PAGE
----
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Defending the rights and broadening the freedoms of family farms and protecting
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News for August 12, 2010

Angling for a Fight: MA Ag Bullies Try to Run a Tiny Raw Dairy Out of Business...

Lots of raw milk drinkers I meet when I'm out speaking before various food and green organizations about the ever-increasing intensity of the crackdown on raw milk and nutrient-dense foods tell me, "Well, if it gets real bad, I can always go out and buy my own cow or goat." It that's your fall-back strategy, the story I'm about to tell about the Massachusetts Department of Agriculture's renewed crackdown on raw milk may make you squirm just a little.

Last we heard from the Massachusetts Department of Agricultural Resources, its paper pushers were taking the summer off from going after raw milk producers. At least that's what MDAR's commissioner, Scott Soares, supposedly told his pals at the Massachusetts chapter of the Northeast Organic Farming Association in June. The general reading in Massachusetts was that the heat had gotten a little too intense from the May 10 Boston Common demonstration and followup ag hearing opposing the effort to squash buying clubs. Soares' strong suggestion in his statement to NOFA-MA was that the bureaucrats wanted to wait till after the elections in November, when politicians would be less inclined to respond to constituent complaints.

READ MORE (Complete Patient) ]

Female Infants Growing Breasts: Another Disaster From Hormones in Milk Production

People are very upset about this, and for good reason. Female infants in China who have been fed formula have been growing breasts.

According to the official Chinese Daily newspaper, medical tests performed on the babies found levels of estrogens circulating in their bloodstreams that are as high as those found in most adult women. These babies are between four and 15 months old. And the evidence is overwhelming that the milk formula they have been fed is responsible.

READ MORE (Huffington Post) ]

Certified Organic: The Inspection

When I was coming up as a young nerd, tests in school were greeted with a weird mixture of anxiety and thrill. Now, lo these many years later, the feeling of being assessed can still cause a reflexive tinge of worry. Today an inspector on behalf of the Midwest Organic Services Association (MOSA) came by to make sure we were following procedure, which would determine our certification.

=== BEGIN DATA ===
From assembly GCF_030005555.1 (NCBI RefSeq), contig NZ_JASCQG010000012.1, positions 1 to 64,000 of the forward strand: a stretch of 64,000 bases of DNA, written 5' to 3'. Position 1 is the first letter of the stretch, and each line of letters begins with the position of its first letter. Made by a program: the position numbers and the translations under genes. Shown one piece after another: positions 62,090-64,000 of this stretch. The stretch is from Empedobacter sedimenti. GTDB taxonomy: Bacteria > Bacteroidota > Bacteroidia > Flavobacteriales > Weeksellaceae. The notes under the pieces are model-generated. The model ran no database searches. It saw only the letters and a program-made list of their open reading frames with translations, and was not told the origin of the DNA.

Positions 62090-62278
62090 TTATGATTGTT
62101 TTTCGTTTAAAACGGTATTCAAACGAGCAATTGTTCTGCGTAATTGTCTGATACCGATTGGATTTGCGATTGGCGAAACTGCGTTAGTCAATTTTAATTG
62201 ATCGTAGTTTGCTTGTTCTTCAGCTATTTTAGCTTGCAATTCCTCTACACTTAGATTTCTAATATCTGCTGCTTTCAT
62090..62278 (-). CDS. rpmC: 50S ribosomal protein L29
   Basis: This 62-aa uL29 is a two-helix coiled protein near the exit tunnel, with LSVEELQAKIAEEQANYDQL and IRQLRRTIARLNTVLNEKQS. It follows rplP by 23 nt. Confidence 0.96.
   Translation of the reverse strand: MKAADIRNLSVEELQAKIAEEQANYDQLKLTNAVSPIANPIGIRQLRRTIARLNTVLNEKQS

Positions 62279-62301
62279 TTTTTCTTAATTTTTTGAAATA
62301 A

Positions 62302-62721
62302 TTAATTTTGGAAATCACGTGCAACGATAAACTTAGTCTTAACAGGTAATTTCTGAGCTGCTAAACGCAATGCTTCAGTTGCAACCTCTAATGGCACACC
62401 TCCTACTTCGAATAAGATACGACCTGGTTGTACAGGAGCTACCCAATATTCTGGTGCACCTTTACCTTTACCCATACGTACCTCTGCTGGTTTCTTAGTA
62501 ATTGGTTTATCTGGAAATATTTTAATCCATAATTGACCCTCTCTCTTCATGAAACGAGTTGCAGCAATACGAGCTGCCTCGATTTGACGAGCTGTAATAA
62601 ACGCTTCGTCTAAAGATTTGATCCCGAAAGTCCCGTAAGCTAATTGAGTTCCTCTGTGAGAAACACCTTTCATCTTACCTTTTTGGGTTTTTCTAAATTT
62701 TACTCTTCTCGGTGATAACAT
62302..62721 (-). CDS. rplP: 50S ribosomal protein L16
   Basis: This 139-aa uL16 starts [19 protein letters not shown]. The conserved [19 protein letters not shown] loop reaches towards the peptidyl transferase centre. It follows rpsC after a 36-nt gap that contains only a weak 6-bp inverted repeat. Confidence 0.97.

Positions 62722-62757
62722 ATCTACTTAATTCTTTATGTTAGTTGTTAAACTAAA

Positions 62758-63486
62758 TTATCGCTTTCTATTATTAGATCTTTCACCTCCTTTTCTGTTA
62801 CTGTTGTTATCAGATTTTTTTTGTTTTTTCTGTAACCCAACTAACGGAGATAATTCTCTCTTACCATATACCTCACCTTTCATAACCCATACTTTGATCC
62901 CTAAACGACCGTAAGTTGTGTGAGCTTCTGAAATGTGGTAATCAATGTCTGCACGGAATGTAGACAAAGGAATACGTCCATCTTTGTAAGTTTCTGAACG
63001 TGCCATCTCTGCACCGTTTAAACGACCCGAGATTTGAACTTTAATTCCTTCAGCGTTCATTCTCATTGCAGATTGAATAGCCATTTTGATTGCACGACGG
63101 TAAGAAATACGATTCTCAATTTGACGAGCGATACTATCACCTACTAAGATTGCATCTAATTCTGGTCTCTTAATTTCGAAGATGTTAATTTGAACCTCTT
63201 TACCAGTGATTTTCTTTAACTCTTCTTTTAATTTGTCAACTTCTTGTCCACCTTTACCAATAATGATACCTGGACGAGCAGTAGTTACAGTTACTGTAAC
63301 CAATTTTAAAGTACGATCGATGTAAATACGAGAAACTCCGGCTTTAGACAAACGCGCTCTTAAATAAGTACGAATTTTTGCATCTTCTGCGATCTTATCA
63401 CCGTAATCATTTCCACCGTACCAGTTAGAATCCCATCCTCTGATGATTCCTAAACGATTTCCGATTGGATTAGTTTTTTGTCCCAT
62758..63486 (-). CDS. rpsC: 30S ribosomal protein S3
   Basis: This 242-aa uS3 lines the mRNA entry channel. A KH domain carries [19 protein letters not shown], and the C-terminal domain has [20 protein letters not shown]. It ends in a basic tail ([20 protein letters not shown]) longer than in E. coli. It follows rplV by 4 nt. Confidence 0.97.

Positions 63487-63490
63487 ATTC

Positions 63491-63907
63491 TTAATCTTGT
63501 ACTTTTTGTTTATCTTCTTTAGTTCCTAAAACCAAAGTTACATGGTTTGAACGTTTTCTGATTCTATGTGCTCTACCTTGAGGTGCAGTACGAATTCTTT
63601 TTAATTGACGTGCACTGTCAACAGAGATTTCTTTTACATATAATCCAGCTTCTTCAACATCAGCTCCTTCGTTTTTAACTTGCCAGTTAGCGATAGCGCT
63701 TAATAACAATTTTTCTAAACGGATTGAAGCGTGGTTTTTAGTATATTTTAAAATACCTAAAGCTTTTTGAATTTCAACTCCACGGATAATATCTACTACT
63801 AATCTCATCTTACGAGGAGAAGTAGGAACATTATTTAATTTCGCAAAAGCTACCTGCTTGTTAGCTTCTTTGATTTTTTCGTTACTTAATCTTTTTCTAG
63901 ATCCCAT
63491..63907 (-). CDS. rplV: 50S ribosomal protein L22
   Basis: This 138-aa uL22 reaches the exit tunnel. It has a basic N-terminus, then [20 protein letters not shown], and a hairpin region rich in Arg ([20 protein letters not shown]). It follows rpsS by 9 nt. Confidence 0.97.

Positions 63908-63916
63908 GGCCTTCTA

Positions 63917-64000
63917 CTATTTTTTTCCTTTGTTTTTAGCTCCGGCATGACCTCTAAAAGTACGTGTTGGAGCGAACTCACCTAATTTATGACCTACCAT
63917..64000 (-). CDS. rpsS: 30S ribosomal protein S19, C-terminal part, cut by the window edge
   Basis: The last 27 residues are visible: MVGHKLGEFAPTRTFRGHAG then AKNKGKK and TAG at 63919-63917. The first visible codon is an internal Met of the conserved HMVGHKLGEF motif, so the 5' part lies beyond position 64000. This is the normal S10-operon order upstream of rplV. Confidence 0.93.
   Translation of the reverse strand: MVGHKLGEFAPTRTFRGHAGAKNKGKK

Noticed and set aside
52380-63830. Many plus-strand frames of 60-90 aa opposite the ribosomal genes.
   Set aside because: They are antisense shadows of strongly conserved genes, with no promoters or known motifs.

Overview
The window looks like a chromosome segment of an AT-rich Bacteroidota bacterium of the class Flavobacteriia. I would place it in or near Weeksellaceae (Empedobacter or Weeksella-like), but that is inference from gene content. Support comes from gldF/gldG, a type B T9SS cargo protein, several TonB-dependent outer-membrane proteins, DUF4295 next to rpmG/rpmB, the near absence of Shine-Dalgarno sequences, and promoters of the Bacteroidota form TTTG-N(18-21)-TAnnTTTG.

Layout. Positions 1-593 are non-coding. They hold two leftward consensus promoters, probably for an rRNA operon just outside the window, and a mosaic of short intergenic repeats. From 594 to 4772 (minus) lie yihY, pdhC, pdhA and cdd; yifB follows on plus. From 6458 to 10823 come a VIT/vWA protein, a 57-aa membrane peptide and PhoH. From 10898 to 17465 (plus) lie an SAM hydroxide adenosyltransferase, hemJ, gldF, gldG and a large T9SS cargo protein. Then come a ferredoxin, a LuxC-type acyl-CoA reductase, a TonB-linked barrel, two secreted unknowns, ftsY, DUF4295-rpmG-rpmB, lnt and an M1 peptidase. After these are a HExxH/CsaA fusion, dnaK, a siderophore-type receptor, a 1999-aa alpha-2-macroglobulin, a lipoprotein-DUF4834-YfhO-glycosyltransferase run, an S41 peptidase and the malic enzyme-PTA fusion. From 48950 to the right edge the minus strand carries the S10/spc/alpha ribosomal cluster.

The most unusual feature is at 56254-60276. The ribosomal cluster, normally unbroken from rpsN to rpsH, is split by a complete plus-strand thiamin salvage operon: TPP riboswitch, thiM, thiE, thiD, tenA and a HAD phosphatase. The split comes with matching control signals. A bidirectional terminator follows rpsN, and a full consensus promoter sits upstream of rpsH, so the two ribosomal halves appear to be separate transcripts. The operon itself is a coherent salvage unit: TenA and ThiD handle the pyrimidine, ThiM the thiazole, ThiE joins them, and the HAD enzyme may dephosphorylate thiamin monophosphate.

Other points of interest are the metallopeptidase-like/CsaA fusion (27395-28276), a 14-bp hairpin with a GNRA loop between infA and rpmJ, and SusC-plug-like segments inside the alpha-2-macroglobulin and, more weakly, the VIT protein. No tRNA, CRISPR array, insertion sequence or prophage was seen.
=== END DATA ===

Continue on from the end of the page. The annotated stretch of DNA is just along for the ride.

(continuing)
On this blog, I've already talked about about organic certification and as I mentioned, the ethic of organic growing was very familiar to me but this was my first year being responsible for certification. The paperwork we filled out earlier in the year was very detail oriented and as the day approached, I became nervous that maybe I wasn't doing enough. Were my log entries detailed enough? What if I had improperly recorded a fertilizer application? Was my crop rotation plan reasonable?

READ MORE (Huffington Post) ]

Farmers Lean to Truce on Animals’ Close Quarters

Concessions by farmers in this state to sharply restrict the close confinement of hens, hogs and veal calves are the latest sign that so-called factory farming — a staple of modern agriculture that is seen by critics as inhumane and a threat to the environment and health — is on the verge of significant change.

A recent agreement between farmers and animal rights activists here is a rare compromise in the bitter and growing debate over large-scale, intensive methods of producing eggs and meat, and may well push farmers in other states to give ground, experts say. The rising consumer preference for more “natural” and local products and concerns about pollution and antibiotic use in giant livestock operations are also driving change.

READ MORE (New York Times) ]

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